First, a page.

The weather persisted through the weekend to Monday afternoon, snowing Brookes and his mom in. Under normal circumstances, that would amount to a memorable time together, but since Friday, the two of them entered a sort of unspoken agreement to give each other space. The school’s verdict arrived in his mom’s inbox by lunch, and she had read it aloud as they sat at the kitchen table. Brookes would serve a type of academic probation for the indefinite future, necessitating he receive at least a C+ in not only math, but every one of his subjects. If he failed to accomplish this in any of his classes, he would not be allowed to continue playing hockey until he finished a semester with the required grades. This probation was contingent upon Brookes playing hockey, and stated that if he didn’t want the strict grade requirement, he could quit, and it would no longer apply to him…


There was one more piece to the email. Brookes was assigned an essay that he had to turn in to his math teacher by the end of the week. This wasn’t an ordinary paper; Brookes was required to write the essay from his math teacher’s perspective. He had to put himself in his teacher’s shoes and write about how it would feel to have someone accuse you of something you didn’t do. With the snow nearly up to the windows, and nothing else going on, Brookes began the essay. As he wrote, a mix of emotions began to surface. On one hand, Brookes was disgusted at his own self-centeredness and lack of empathy in his actions. On the other, writing his thoughts down felt strangely good. His hands worked faster and faster, as Brookes allowed himself to put his honest feelings on the page.


With the essay complete, there was one thing left to do. Brookes could hear muffled typing coming from his mom’s office. What could he do to even begin to make it up to her? There was nothing in the world worse than not being on good terms with his mom. A piece of Brookes wanted to carry on like nothing had happened, and let the past stay there. He knew that if he did anything special, attention would be drawn to the fact that he indeed needed to do something special. But that was the easy route, and part of Brookes’ unspoken commitment was to truly listen to that little voice in the back of his head. No, he had to do something…and a dish of mac and cheese simply wasn’t going to cut it this time.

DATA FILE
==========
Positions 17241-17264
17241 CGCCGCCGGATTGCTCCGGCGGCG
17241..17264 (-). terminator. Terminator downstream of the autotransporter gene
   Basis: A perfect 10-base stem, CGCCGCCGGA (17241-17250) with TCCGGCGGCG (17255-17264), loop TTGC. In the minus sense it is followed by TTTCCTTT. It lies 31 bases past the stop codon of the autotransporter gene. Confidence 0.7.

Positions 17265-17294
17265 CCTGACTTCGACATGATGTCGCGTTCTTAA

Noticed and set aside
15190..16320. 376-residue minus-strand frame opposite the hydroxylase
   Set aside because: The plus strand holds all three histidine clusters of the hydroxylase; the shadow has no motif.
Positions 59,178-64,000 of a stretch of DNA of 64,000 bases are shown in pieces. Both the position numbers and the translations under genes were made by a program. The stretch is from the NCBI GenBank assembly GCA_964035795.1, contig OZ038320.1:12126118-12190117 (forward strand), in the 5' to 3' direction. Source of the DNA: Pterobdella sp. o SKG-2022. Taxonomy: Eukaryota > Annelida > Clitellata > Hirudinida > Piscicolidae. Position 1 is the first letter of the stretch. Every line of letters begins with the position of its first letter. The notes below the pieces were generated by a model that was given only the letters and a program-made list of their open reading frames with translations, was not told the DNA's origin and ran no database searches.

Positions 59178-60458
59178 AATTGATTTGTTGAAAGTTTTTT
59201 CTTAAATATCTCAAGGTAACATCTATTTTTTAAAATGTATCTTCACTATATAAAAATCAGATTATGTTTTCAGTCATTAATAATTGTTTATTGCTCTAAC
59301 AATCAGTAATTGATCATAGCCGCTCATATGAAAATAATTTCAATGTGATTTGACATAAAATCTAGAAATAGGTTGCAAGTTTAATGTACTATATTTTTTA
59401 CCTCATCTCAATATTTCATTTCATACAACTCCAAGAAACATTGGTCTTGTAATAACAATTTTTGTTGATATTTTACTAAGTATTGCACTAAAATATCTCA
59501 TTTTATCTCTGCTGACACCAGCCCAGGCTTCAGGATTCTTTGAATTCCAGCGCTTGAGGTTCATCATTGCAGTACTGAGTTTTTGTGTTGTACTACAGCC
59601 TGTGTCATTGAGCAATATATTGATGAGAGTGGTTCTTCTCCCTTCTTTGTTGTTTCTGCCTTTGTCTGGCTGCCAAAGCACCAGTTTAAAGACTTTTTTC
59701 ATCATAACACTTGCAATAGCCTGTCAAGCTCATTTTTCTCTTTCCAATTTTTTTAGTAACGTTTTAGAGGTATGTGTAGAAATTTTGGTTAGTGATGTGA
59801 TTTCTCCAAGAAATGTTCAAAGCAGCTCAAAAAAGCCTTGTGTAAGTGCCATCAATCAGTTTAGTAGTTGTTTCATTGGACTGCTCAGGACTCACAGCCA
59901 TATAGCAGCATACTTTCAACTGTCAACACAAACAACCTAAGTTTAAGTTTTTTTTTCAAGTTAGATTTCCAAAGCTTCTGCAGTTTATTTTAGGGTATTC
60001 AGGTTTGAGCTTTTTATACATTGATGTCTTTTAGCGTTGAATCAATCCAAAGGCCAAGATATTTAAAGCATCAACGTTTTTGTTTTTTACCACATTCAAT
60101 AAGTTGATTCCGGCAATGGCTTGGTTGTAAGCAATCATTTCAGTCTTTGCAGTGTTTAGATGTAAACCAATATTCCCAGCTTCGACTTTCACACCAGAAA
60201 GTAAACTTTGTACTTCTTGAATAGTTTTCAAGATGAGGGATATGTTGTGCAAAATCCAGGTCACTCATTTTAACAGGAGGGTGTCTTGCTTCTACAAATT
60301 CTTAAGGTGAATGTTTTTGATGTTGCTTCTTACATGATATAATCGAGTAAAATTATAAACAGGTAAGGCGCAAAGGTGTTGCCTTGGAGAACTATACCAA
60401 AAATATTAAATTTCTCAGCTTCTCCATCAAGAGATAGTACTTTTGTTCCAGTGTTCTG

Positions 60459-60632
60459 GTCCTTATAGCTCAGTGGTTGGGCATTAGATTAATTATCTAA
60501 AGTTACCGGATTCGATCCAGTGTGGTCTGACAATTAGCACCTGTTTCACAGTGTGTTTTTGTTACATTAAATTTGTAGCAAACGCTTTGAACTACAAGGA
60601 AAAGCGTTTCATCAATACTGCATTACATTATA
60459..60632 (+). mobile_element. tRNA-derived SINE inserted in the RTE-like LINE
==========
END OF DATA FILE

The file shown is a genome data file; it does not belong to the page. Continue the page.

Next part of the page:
Shoveling the driveway wasn’t the ultimate act of atonement that Brookes needed, but it would allow him some time to contemplate. And the bitterly cold air felt incredibly good on his face. By the time he finished, his fingers and toes were numb, but he unfortunately wasn’t any closer to discovering that perfect deed. As he stomped his snow-covered boots on the front step, he surveyed his handiwork. What next? Both bathrooms cleaned, floors swept and vacuumed, and his bed actually made – Brookes sat at the kitchen table, tired and unsatisfied. He couldn’t think of anything that would truly make it up to his mom. Just then, he heard her office door creak open…he was out of time!


Brookes sat silently as his mom curiously poked her head into each room. He shifted anxiously as she caught sight of the rapidly forming puddle by the front door. “It sounded like a group of contractors were traipsing around the house all afternoon. You wouldn’t know what that was about, would you?” Brookes blushed, and unsuccessfully tried to hide his smile. He still hadn’t found that perfect act, but his mom didn’t seem to still be angry with him. She walked over and kissed his head. “Brookes honey, there’s no amount of bad or good deeds you can do to change the way I feel about you.” Deep in his chest, he felt a wave of relief. There was unknowingly a tight web of tension, that unraveled with her words. How did his mom not only always seem to know what he was thinking, but also exactly what he needed to hear?

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